Catalonia crisis: ‘Spain can go down a different road’
Spanish minister Meritxell Batet on her government’s detente with Catalan leaders
Spanish minister for territorial policy Meritxell Batet at the Moncloa palace in Madrid. Photograph: Javier Soriano/AFP/Getty Images
Spain’s Socialist Party has only been in power for two months, but Meritxell Batet, minister for territorial policy, believes there is reason for optimism when it comes to resolving the deep political crisis triggered by Catalonia’s recent independence drive.
“The situation is very difficult, it has got worse and worse and this crisis has deepened over the last few years,” Batet told The Irish Times. “But I believe that if there is political will and we can restore mutual respect, then there is still enough time and a political approach will stand a chance.”
On Wednesday, Batet and her government have an opportunity to deliver on such sentiment, when a Spanish-Catalan bilateral working group will resume its activities after a seven-year hiatus, evidence of a willingness in Madrid to engage with the northeastern region’s secessionist administration.
Batet and her government took power in early June, after Socialist leader Pedro Sánchez led a successful parliamentary no-confidence motion against the conservative prime minister, Mariano Rajoy, whose Popular Party (PP) was plagued by corruption scandals.
Despite having less than one-quarter of seats in Spain’s congress, the new administration has made several bold gestures: welcoming migrants who were adrift in the Mediterranean and had been shunned by Italy; appointing a cabinet dominated by women, and offering to engage in dialogue with the pro-independence regional government of Catalonia.
As minister for territorial policy, Batet (45) fills a key post, which oversees Spanish government policy regarding its 17 regions, including the restive Catalonia.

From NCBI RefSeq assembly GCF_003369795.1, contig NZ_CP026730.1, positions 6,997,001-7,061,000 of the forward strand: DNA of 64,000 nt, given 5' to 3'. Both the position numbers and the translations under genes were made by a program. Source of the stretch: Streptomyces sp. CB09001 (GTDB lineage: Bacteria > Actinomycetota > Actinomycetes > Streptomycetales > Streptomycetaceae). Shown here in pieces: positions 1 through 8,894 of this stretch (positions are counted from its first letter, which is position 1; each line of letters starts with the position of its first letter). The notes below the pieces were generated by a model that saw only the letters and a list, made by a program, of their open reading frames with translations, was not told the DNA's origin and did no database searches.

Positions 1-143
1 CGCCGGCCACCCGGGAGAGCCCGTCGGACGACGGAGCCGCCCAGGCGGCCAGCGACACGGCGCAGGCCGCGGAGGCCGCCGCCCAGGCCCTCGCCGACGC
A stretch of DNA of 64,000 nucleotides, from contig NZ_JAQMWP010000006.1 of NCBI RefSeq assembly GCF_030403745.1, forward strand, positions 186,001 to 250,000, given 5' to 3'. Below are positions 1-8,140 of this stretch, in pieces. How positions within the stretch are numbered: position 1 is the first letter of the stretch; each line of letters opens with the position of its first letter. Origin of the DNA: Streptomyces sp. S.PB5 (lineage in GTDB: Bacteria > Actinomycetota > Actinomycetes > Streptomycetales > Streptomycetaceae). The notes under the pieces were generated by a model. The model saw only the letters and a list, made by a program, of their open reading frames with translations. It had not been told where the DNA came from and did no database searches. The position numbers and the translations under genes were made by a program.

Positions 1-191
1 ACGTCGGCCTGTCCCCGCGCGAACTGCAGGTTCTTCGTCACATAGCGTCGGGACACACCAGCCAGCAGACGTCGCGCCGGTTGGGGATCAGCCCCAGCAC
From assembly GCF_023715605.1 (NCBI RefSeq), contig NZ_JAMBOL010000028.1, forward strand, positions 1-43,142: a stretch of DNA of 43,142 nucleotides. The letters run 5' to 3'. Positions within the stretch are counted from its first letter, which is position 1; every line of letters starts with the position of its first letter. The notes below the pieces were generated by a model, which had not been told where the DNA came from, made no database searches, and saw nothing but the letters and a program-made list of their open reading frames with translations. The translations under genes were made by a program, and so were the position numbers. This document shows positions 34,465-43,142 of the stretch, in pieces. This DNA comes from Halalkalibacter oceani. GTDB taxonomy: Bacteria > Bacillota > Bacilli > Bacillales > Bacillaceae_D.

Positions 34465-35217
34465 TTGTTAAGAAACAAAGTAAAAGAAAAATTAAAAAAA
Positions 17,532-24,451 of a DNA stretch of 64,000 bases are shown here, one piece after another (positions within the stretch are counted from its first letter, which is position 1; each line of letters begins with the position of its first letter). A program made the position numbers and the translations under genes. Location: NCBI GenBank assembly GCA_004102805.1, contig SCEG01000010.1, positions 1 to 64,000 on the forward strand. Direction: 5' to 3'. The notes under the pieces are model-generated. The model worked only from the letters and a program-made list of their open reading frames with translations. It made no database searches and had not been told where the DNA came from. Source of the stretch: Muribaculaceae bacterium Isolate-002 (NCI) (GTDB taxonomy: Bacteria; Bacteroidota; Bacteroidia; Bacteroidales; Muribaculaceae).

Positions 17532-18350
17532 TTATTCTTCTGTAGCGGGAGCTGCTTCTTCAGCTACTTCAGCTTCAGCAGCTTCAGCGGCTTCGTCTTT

As a Catalan herself, Batet says she watched in dismay as the impasse between Madrid and the region steadily mounted before a full-blown crisis erupted with last October’s outlawed Catalan independence referendum.
Following that vote, the Catalan parliament issued a unilateral declaration of independence. The Spanish government subsequently introduced direct rule, which was only lifted in May.
Several Catalan independence leaders are currently in jail awaiting trial and former regional president Carles Puigdemont is one of a number of politicians who fled the country to live in exile.
“It’s been a painful experience for thousands of Catalans, it’s been heartbreaking,” says Batet, a Barcelona native who says the situation has affected every level of Catalan society. “We have lived through this confrontation, whether it be within families, between friends, in the workplace. There’s less freedom to talk with people about certain subjects. If you want to keep certain friendships you know you have to avoid the subject.”
She adds: “I never used to have any problems at all, I could take public transport. But since October of last year, on a few occasions, I’ve had people shouting at me, saying things like, ‘How dare you come to Catalonia’.”
During much of this political crisis, the Socialist Party has found itself in a difficult position. Its opposition to Catalan independence and the right to self-determination was clear (it voted in favour of the implementation of direct rule), but as the political landscape became increasingly polarised, between the separatism of Puigdemont and his followers on one hand and the right-of-centre unionism of Rajoy’s PP and Ciudadanos on the other, the Socialists’ relatively moderate voice was drowned out.
But now, as the party of government, the Socialists are determined to emphasise the difference between their stance on the territorial issue and that of the Rajoy administration, which took a rigidly legalistic approach to Catalonia.